The film revolves around two hitmen who must hide out in Bruges, Belgium, and await instructions from their boss. Anticipation and guilt fill Colin Farrell’s Ray, who he portrays faithfully. Brendan Gleeson as the anchor and almost zoned Ken is a fantastic counterpart to Ray. This combination leads to hilarious dialogue and a surprisingly gripping story of sightseeing in a Belgian city.
It’s hard to choose between To tear out and Lock, reserve and two smoking barrelsbut To tear out has an unexpected benefit – brad pitt. What could be the role of his life, Pitt plays a boxer from a caravanning community just outside London. His fate is intertwined with two Turkish boxing managers (Jason Statham) and Tommy (Stephane Graham).
To tear out contains some of cinema’s most memorable quotes – from Brad Pitt’s honest question, “Do you like dags?” to Rade Sherbedzia’s description of a heavy weapon: “If it doesn’t work, you can always hit them with it.” It’s clear that Guy Ritchie has a comedic (and overall) sense of timing, as the jokes sometimes go unnoticed. It has a reviewable quality and is one of the best cop comedies of all time.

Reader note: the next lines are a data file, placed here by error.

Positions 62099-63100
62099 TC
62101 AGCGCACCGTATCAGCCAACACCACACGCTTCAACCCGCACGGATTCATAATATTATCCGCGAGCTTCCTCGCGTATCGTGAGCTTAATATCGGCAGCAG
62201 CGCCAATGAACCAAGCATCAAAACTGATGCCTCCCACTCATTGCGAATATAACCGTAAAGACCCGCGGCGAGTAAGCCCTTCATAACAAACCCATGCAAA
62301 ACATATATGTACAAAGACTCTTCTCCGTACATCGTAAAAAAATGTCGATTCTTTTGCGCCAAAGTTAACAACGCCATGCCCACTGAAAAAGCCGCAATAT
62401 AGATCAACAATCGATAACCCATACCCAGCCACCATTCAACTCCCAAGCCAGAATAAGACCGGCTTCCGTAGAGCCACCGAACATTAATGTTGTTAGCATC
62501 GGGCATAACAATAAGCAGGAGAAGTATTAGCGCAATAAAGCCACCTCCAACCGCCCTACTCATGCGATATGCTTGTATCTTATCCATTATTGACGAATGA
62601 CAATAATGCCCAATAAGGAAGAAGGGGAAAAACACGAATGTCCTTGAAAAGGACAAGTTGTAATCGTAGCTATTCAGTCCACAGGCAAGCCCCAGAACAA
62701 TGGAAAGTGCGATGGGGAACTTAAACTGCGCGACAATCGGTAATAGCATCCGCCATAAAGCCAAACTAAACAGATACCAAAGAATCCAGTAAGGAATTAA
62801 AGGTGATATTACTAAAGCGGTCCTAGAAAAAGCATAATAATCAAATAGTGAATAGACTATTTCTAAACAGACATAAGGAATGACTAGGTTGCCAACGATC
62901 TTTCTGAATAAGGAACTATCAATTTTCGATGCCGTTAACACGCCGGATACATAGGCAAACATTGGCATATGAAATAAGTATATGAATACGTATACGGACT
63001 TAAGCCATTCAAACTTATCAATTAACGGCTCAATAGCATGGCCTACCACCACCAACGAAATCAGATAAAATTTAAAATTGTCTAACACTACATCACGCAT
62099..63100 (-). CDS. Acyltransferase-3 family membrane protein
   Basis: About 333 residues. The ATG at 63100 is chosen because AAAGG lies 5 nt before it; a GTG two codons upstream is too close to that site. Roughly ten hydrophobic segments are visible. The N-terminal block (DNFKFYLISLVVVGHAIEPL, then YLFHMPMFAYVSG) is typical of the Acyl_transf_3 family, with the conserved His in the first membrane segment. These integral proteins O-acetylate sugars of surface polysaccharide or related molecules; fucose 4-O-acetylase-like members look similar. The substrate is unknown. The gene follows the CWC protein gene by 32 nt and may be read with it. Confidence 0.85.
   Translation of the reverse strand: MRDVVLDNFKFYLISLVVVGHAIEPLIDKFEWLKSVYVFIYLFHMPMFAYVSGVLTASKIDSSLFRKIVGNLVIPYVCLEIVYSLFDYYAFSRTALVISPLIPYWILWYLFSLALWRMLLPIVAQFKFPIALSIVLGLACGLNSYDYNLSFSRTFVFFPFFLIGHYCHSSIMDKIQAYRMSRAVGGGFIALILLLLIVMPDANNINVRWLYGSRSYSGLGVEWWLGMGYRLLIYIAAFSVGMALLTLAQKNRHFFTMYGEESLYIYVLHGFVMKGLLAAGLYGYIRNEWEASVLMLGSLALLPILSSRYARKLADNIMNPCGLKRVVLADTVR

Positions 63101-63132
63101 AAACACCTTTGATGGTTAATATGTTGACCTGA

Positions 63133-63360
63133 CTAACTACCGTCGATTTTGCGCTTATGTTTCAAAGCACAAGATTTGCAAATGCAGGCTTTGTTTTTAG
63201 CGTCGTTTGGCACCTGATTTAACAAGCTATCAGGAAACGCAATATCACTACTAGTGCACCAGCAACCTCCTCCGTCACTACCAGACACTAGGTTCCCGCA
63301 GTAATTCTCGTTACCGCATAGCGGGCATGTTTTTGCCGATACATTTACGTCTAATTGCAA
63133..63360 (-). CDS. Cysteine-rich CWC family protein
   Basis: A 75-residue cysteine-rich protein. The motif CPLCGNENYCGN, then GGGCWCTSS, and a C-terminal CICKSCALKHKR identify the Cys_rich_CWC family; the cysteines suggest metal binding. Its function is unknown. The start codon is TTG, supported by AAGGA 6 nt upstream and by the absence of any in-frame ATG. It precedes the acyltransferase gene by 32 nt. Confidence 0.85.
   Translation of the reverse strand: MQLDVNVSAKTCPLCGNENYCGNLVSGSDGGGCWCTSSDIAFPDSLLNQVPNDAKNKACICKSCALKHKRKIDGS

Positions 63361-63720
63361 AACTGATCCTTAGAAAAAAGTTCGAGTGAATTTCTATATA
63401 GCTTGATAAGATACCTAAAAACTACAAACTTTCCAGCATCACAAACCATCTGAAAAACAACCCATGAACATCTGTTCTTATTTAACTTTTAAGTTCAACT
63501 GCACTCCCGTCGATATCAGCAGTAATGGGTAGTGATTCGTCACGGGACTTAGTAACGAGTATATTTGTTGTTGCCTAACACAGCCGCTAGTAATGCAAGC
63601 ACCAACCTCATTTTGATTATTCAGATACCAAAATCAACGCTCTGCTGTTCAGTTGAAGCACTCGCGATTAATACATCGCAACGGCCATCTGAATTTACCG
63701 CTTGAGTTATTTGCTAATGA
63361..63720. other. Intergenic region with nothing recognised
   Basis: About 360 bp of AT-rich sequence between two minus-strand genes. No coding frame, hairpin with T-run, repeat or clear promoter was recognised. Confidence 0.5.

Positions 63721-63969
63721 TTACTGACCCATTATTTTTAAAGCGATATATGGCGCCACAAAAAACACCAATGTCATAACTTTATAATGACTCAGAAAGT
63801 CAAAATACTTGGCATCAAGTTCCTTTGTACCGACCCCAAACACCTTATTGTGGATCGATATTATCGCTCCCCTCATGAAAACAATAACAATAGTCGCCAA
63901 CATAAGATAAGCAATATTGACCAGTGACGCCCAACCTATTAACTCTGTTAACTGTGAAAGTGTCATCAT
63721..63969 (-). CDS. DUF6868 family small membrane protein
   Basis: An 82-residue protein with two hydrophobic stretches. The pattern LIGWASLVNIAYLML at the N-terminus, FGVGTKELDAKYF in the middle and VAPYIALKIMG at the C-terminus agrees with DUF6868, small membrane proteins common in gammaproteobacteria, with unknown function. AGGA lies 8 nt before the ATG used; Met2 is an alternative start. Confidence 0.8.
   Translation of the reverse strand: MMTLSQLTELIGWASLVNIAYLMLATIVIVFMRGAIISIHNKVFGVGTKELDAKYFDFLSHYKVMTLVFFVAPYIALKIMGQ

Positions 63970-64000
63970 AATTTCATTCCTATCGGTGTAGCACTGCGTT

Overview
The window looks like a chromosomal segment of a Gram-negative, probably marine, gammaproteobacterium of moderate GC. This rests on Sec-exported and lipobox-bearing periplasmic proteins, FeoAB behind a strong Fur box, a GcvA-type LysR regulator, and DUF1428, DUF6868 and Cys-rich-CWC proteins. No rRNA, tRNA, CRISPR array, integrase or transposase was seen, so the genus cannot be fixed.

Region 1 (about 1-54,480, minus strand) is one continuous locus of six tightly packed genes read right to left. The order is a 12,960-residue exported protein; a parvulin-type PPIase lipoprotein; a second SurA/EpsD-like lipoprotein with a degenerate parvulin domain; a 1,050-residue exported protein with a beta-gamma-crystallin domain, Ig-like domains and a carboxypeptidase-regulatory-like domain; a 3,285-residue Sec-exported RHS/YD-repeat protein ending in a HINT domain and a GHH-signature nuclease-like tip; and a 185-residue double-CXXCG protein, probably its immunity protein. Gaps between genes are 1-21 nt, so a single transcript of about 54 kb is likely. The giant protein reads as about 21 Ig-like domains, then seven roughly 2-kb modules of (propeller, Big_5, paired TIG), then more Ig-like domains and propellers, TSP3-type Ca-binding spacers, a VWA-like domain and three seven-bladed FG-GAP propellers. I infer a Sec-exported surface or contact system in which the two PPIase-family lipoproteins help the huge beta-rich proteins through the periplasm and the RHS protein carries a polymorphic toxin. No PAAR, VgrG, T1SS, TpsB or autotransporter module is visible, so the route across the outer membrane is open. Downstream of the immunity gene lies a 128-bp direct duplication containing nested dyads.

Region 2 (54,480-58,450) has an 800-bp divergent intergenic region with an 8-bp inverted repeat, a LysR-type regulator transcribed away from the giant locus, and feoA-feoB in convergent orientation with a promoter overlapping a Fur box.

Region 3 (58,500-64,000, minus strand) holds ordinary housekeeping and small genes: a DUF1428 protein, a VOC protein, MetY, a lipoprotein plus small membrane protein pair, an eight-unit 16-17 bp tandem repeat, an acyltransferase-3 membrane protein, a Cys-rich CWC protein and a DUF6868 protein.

‘dr. Strangelove’ (1964)
While it’s obvious the Brits have always had a funny bone, Dr Strangelove is one of the first satirical black comedies still reigning over the genre. Directed by the legendary Stanley Kubrick and featuring Stone Sellers in three roles (Doctor Strangelove, Captain Mandrake, and the President), this film depicts a war room meeting filled with misunderstandings and close-quarters nuclear bombings.
Although the director is American, as are most of the remaining actors, the film was shot in the UK and many critics classify it as a British film. It has the signature dark British humor, as one of the co-writers was Welsh author Peter George, who wrote the book that inspired the film.
“In the Loop” (2009)
Another Armando Iannucci signature piece, In the loop, directly ridicules the modern British government. Pierre Capaldi, Tom Hollander and Jacques Gandolfini took the wheel in this satire about American and British politicians trying to stop an invasion of Iraq and a war between them.
In the loop is a spin-off of Iannucci’s satirical sitcom The thickness of it on the inner workings of the British government. It’s safe to say that Iannucci delivered some of the best modern comedy; although they are heavily political, they draw on many real events – showing viewers just how ridiculous some politicians are.
NEXT: 7 quintessentially quaint British films to watch after ‘Phantom of the Open’